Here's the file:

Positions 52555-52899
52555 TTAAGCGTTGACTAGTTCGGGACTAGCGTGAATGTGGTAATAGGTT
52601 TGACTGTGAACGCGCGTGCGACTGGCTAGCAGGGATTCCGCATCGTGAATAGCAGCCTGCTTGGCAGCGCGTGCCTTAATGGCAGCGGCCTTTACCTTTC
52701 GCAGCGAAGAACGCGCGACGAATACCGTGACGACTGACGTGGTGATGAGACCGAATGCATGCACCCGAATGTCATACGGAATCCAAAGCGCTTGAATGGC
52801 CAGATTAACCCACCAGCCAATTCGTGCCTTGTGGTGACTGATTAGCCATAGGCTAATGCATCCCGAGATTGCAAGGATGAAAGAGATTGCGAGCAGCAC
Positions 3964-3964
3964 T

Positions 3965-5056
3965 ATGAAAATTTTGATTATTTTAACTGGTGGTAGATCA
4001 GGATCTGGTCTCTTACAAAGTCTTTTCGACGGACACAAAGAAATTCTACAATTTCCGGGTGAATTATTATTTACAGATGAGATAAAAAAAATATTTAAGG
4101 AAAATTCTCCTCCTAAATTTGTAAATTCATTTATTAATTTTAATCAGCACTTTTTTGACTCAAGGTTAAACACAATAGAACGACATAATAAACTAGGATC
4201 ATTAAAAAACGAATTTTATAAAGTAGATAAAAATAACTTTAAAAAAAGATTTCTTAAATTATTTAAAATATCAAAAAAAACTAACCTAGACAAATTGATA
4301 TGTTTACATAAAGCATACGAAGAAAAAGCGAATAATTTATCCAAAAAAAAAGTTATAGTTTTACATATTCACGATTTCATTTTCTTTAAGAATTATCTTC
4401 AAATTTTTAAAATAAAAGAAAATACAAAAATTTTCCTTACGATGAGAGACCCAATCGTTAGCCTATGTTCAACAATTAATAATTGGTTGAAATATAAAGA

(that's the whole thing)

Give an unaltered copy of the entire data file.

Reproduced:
Positions 52555-52899
52555 TTAAGCGTTGACTAGTTCGGGACTAGCGTGAATGTGGTAATAGGTT
52601 TGACTGTGAACGCGCGTGCGACTGGCTAGCAGGGATTCCGCATCGTGAATAGCAGCCTGCTTGGCAGCGCGTGCCTTAATGGCAGCGGCCTTTACCTTTC
52701 GCAGCGAAGAACGCGCGACGAATACCGTGACGACTGACGTGGTGATGAGACCGAATGCATGCACCCGAATGTCATACGGAATCCAAAGCGCTTGAATGGC
52801 CAGATTAACCCACCAGCCAATTCGTGCCTTGTGGTGACTGATTAGCCATAGGCTAATGCATCCCGAGATTGCAAGGATGAAAGAGATTGCGAGCAGCAC
Positions 3964-3964
3964 T

Positions 3965-5056
3965 ATGAAAATTTTGATTATTTTAACTGGTGGTAGATCA
4001 GGATCTGGTCTCTTACAAAGTCTTTTCGACGGACACAAAGAAATTCTACAATTTCCGGGTGAATTATTATTTACAGATGAGATAAAAAAAATATTTAAGG
4101 AAAATTCTCCTCCTAAATTTGTAAATTCATTTATTAATTTTAATCAGCACTTTTTTGACTCAAGGTTAAACACAATAGAACGACATAATAAACTAGGATC
4201 ATTAAAAAACGAATTTTATAAAGTAGATAAAAATAACTTTAAAAAAAGATTTCTTAAATTATTTAAAATATCAAAAAAAACTAACCTAGACAAATTGATA
4301 TGTTTACATAAAGCATACGAAGAAAAAGCGAATAATTTATCCAAAAAAAAAGTTATAGTTTTACATATTCACGATTTCATTTTCTTTAAGAATTATCTTC
4401 AAATTTTTAAAATAAAAGAAAATACAAAAATTTTCCTTACGATGAGAGACCCAATCGTTAGCCTATGTTCAACAATTAATAATTGGTTGAAATATAAAGA